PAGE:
Friday, June 19, 2009

T-shirt philosophy

So I got stuck in the internet vortex for about an hour yesterday browsing some really great artistic, witty t-shirts. I would be up for wearing many of them if I possessed a budget labeled "tongue-in-cheek t-shirts." Alas.
But I ran across this one. At first I thought, "that's hilarious..." then, "wait just a minute!" I think the message here may be reflecting a belief out there about God. Like, God is the couch. He's a source of "comfort," yet he demands that we partake of it, or he'll send "unrelenting wrath" our way. I think the fact that it's a cute-looking couch renders the concept even more absurd. Either making the point that the God that exists and makes such ridiculous demands is more absurd than the couch, or that the very absurdity of a God who would make such demands renders his existence unlikely or impossible. it a valid critique? Is it absurd and cruel for God to demand that we partake of his comfort at the penalty of wrath? Well, I think for the answer to be yes, it would require a massive oversimplification (isn't that clever to use such rhetoric in the succinct art form of a t-shirt?). Before I get into my philosophical argument in response, you may be thinking, "you're calling a T-shirt a critique?" Well, even if I'm wrong about the tee's intent, there is definitely this idea out there that hell renders God a capricious and ridiculous figure. I've met people who are bitter at the idea of God in part because of this concept. I just want to offer a broader perspective, because it's so easy to let an idea--even from a t-shirt, a song lyric or a sound byte--work its way under our skin before we've really thought it through. And by then it's done a lot of damage.
Anyway, the t-shirt is a valid critique, and God and his actions would be absurd if:
  • God and people appeared independently of each other, with no relational history, such as creator/creation, or king/coup participants. In other words, if we had no rightful obligation to God, and he had no legitimate charge to lay at our door.
  • Or worse, if, like the couch, people made God for their own comfort. If that were his only function in the universe.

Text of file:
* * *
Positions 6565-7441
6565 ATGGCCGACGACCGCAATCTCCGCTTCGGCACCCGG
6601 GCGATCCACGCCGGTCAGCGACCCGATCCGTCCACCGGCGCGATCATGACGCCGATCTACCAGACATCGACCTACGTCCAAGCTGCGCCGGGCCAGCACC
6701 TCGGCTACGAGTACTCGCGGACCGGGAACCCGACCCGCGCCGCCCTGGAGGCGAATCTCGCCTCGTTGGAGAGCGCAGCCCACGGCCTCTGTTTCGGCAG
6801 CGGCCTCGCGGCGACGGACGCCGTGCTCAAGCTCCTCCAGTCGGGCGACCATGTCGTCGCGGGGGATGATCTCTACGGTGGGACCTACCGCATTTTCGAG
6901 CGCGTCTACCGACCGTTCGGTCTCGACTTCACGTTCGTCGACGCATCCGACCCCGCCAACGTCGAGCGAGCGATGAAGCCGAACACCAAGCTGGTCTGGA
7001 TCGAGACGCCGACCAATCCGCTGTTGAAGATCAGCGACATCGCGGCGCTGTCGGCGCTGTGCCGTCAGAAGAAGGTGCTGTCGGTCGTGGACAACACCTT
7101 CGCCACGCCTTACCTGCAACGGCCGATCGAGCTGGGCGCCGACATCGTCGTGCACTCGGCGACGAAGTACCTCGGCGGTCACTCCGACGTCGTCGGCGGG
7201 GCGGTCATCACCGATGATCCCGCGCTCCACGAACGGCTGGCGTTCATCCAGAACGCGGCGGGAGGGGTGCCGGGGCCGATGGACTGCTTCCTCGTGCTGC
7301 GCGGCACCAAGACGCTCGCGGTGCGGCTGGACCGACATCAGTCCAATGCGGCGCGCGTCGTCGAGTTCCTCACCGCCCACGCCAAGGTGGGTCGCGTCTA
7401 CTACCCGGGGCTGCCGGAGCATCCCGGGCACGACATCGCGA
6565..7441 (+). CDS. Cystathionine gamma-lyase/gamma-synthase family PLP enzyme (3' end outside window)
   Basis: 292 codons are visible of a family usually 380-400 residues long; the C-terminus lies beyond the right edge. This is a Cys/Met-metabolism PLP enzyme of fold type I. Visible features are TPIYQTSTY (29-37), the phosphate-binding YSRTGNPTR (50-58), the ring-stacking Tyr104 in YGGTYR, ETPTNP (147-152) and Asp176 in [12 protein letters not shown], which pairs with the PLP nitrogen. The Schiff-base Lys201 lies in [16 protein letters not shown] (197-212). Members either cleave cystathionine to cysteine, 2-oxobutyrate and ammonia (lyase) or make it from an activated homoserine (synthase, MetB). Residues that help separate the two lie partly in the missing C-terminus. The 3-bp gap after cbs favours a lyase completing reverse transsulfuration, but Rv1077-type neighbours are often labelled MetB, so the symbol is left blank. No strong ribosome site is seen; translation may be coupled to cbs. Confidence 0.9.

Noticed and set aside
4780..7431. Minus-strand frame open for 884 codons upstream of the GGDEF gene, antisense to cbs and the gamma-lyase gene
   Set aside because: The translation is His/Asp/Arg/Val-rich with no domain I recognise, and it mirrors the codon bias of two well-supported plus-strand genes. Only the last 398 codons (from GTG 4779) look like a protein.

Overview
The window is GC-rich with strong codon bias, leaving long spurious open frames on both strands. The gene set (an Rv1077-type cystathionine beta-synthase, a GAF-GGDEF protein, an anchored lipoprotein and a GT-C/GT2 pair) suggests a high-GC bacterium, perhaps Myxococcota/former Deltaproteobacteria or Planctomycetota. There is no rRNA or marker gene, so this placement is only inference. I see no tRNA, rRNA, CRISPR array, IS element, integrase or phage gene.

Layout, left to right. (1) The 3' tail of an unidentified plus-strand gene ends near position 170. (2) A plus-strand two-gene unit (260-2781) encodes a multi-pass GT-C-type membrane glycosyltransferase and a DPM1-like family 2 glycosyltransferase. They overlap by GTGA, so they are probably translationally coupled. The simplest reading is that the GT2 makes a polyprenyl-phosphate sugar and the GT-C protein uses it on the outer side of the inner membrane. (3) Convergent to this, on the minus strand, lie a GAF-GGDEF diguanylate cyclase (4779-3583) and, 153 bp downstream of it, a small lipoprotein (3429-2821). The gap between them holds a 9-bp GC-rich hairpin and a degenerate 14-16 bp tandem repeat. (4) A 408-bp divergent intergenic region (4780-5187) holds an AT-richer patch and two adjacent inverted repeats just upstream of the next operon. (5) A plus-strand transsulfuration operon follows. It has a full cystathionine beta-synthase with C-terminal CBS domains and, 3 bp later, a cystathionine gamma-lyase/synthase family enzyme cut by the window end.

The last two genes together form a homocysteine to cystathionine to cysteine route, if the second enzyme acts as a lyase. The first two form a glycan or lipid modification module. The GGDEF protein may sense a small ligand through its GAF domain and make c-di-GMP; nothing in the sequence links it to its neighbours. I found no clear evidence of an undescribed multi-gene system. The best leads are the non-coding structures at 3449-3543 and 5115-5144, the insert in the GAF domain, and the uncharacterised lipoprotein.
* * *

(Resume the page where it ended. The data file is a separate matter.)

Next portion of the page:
• If comfort were all God offered, instead of offering as well freedom from lies, fellowship with deity, moral excellence, enabling of true love for humanity, etc.
  • If God were as worthy of respect as a couch, rather than deserving the respect due the only infinite being in the universe, the mastermind behind all its laws, the author of all beauty, the avenger of all evil, etc.
  • If it were negligible whether enjoying God's comfort were in our best interest. If, like a couch, taking advantage of his presence may not advance one's most important purpose for that moment, may not be necessary or may not serve the best interest of humanity in general at the time.
  • If God wanted us to take advantage of his comfort for any other reason than for our ultimate good. If he were somewhat emotionally deficient and miffed (like the couch, apparently) that we would so hurt his pride, so that he retaliated with wrath.
So, in summary: If God were indeed a person unworthy of much respect and having no claim on our affections, who took little true thought for our best interests, and, while having no real reason to be angry at us, decided to capriciously lash out at us--well, this would be an absurd figure.
But, if God is our creator--worthy of infinite respect and our true source of all love and beauty--and invites humanity into all his joy, yet is infinitely and legitimately wronged by humanity's rebellion, then who are we to say whether he is wrong to choose a punishment that fits this crime?
How do you measure an offense against an infinitely worthy being? Not to mention any offense against the creatures he made? Who can define how much restitution is due when you didn't make the law and can't estimate the value of the victim? Who is qualified to preside as judge over such a matter?
But there's one more reason that for me blows any absurdity or hint of capricious cruelty out of the water: This same God, worthy of all respect and infinitely offended, offered himself as the restitution for the crime. This is what Jesus was doing on the cross as a member of the Godhead--lawfully removing God's claim against us. He didn't just "go through hell" through the physical and emotional pain of crucifixion, he also absorbed God's "unrelenting wrath"* on our behalf.
Why? Because he loves us. Because he knows enjoying his infinite comfort (and MUCH more) is the only we can be genuinely happy or have any hope of really loving each other.
I don't think the couch would be so kind.

*Wait, you say, Jesus rose from the dead. How is that "unrelenting wrath"? Well, if Jesus is part of the Godhead and thus infinite in being, he was able to absorb God's infinite wrath. Or so I've heard. ( :